First, I’d like to preface this post by saying that I generally enjoy teaching English grammar and math to my students. I like planning the lessons and interacting with the kids and while I might leave work fairly tired (emotionally and physically), I also leave feeling happy and as fulfilled as one can living thousands of miles away from friends and family back “home.”
Well, last night, during my most difficult class (a 90-minute intensive grammar and writing course for 7 middle schoolers who generally refuse to speak to me in English), a not-so-nice thing happened. I had given Sophia (one of the students) my Kakao Talk ID (an instant messaging service) so that she could send me a picture for an assignment. Having given both my phone number and Kakao Talk ID to students before, I didn’t even think twice about handing it out this time. At most I figured I’d get requests to play social networking games or get asked questions about homework. However, she quickly passed my ID onto 4 other girls in the class and all of them proceeded to blow up my phone with hundreds (literally… hundreds…) of messages– most of them gibberish or cutesy emoticons. Eh– a silly, if not a bit annoying, jibing at the teacher. But Sophia sent me well over two hundred messages, each of which containing a large text bubble filled with the following expression repeated and repeated and repeated: 저주. Cute!
For those of you who don’t know, “저주” means “go to hell” and is particularly offensive when you take into account the Korean culture which says that one must ultimately respect ones elders (which would include teachers). Now, as some of you would be quick to point out, I am not Korean and as such a line is drawn more or less by the students (and others in the community) as to how much “respect” they would show me/have for me. Ultimately, I understand this and more or less accept it– I am an outsider in their community; I don’t speak Korean and have only lived here for 5 months. I also readily acknowledge that as a westerner I often receive special treatment and consideration (gifts, a relative “cushy” job, free services, extra food, etc.).
At any rate, when my co-teacher Julie found out what Sophia had sent me, she went into the class and yelled at her and the other girls for texting me as they did. She admonished them for not showing me respect as their teacher and for thinking it was funny to send me inappropriate messages in Korean just because they thought that I wouldn’t be able to read them. She then took my phone to our boss and showed him Sophia’s offensive messages. The thirteen-year-old was quickly yanked out of class and she was ultimately forced to apologize to me as she sobbed in a kindergarten classroom (she had been told that we were going to forward the messages to her mother). For someone like me, an introvert at heart who tries–desperately at times– to avoid confrontation, the situation was miserable.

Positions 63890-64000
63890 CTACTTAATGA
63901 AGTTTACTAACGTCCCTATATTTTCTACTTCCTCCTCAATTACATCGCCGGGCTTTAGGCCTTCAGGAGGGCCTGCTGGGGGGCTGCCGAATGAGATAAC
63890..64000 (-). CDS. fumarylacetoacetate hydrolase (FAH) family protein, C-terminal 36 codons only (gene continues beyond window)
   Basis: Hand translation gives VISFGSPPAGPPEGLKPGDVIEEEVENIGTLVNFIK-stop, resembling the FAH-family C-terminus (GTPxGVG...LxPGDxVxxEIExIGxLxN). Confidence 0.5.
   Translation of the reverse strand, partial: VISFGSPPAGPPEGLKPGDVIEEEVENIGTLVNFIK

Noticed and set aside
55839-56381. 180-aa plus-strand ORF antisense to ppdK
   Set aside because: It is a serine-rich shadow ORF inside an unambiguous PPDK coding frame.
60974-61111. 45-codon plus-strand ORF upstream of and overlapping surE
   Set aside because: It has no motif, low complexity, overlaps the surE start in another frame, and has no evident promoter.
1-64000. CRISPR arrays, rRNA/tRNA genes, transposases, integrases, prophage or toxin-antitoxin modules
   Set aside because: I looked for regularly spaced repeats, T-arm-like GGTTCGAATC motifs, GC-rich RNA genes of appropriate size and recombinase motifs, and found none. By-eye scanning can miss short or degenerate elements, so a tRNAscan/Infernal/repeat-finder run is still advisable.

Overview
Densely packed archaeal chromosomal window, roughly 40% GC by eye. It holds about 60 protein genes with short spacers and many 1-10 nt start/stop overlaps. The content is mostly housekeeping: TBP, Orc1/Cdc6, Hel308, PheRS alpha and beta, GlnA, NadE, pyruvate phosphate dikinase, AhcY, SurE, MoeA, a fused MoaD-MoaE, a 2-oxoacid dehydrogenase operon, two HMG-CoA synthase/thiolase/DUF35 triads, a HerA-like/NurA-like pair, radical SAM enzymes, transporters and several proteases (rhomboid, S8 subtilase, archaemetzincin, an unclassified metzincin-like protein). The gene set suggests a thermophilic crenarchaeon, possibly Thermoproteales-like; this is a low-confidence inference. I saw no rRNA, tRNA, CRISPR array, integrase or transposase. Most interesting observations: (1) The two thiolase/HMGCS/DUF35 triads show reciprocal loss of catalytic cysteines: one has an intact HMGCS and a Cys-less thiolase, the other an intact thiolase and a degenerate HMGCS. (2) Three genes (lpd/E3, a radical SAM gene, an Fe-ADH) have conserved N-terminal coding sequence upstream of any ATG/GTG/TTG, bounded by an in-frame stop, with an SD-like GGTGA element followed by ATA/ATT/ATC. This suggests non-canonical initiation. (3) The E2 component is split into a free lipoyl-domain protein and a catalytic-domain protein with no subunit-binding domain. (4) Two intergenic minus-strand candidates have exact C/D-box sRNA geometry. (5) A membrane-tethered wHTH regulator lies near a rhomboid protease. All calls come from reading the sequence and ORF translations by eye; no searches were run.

The whole event affected me strongly and left me upset in the teacher’s room after class. In Thailand, where I was teaching before, I spoke enough Thai to know when the students were saying rude or offensive things to me– and I could check them on it immediately (and in Thai no less). But here, in Korea, I am only just beginning to learn the language and only have a handful of vocabulary and useful expressions under my belt: 우유 (milk), 자기요! (Excuse me! You there!), 아이 (child), 추워요 (it’s cold), 여우 (fox), 맥주주세요! (beer please!), etc. So if the students chose to say something disrespectful or to curse at me, I’d really have no way of knowing. And I guess last night, after it happened, I just felt… ugh. I try so hard for this class– it is without a doubt the most difficult one at my school due to the age of the students and their general apathy (I’ve actually written about this class before). I handmake their homework packets each weekend, I use multiple methods to teach fairly difficult grammar concepts (articles, auxiliary verbs, countable vs. non-countable nouns, continuous verbs vs. non-continuous verbs, prepositional phrases…)– hell, I even try to introduce them to popular music and movies coming from the west to try to liven things up in class! Now, of course, these are things that most teachers do for their students… no need for me to wax magniloquent… But I guess I feel like I try very hard to inspire them to do even the smallest amount of work and yesterday’s event left me thinking that even after all of this effort and consideration on my end, it’s very possible that they disrespect me to my face and I am none the wiser. I suppose, also, I feel embarrassed to have received the messages.
Teaching ESL has certainly increased my respect for teachers everywhere– bad days at school can be just nasty, like a distorted version of Mean Girls. Thankfully, shit days like this are often followed up with days where your favorite and infinitely adorable 5-year-old student asks you to marry him once he finishes kindergarten (I told him that I’d think about it…).